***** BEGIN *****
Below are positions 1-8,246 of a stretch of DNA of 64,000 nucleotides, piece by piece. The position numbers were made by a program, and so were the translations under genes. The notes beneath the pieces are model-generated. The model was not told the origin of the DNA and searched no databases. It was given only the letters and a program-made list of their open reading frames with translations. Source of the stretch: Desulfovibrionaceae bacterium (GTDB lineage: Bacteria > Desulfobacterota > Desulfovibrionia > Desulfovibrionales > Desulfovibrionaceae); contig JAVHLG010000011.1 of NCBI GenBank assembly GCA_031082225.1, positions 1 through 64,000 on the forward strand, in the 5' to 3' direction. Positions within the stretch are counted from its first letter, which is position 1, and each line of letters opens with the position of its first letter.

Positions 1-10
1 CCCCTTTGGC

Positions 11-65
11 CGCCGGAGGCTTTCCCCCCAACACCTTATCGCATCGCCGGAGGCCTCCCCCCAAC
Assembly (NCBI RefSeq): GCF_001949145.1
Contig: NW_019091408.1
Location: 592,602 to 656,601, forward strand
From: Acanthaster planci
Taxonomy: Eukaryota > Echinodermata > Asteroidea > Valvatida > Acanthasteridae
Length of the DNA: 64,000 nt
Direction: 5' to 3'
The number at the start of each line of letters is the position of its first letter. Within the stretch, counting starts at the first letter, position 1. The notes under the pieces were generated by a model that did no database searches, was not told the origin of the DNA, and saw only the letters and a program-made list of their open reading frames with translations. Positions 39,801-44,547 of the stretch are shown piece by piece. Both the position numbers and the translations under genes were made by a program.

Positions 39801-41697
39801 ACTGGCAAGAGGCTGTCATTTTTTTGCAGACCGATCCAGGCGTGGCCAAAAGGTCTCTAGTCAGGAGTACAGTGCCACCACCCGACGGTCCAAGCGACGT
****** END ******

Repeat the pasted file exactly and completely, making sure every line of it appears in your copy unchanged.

Below are positions 1-8,246 of a stretch of DNA of 64,000 nucleotides, piece by piece. The position numbers were made by a program, and so were the translations under genes. The notes beneath the pieces are model-generated. The model was not told the origin of the DNA and searched no databases. It was given only the letters and a program-made list of their open reading frames with translations. Source of the stretch: Desulfovibrionaceae bacterium (GTDB lineage: Bacteria > Desulfobacterota > Desulfovibrionia > Desulfovibrionales > Desulfovibrionaceae); contig JAVHLG010000011.1 of NCBI GenBank assembly GCA_031082225.1, positions 1 through 64,000 on the forward strand, in the 5' to 3' direction. Positions within the stretch are counted from its first letter, which is position 1, and each line of letters opens with the position of its first letter.

Positions 1-10
1 CCCCTTTGGC

Positions 11-65
11 CGCCGGAGGCTTTCCCCCCAACACCTTATCGCATCGCCGGAGGCCTCCCCCCAAC
Assembly (NCBI RefSeq): GCF_001949145.1
Contig: NW_019091408.1
Location: 592,602 to 656,601, forward strand
From: Acanthaster planci
Taxonomy: Eukaryota > Echinodermata > Asteroidea > Valvatida > Acanthasteridae
Length of the DNA: 64,000 nt
Direction: 5' to 3'
The number at the start of each line of letters is the position of its first letter. Within the stretch, counting starts at the first letter, position 1. The notes under the pieces were generated by a model that did no database searches, was not told the origin of the DNA, and saw only the letters and a program-made list of their open reading frames with translations. Positions 39,801-44,547 of the stretch are shown piece by piece. Both the position numbers and the translations under genes were made by a program.

Positions 39801-41697
39801 ACTGGCAAGAGGCTGTCATTTTTTTGCAGACCGATCCAGGCGTGGCCAAAAGGTCTCTAGTCAGGAGTACAGTGCCACCACCCGACGGTCCAAGCGACGT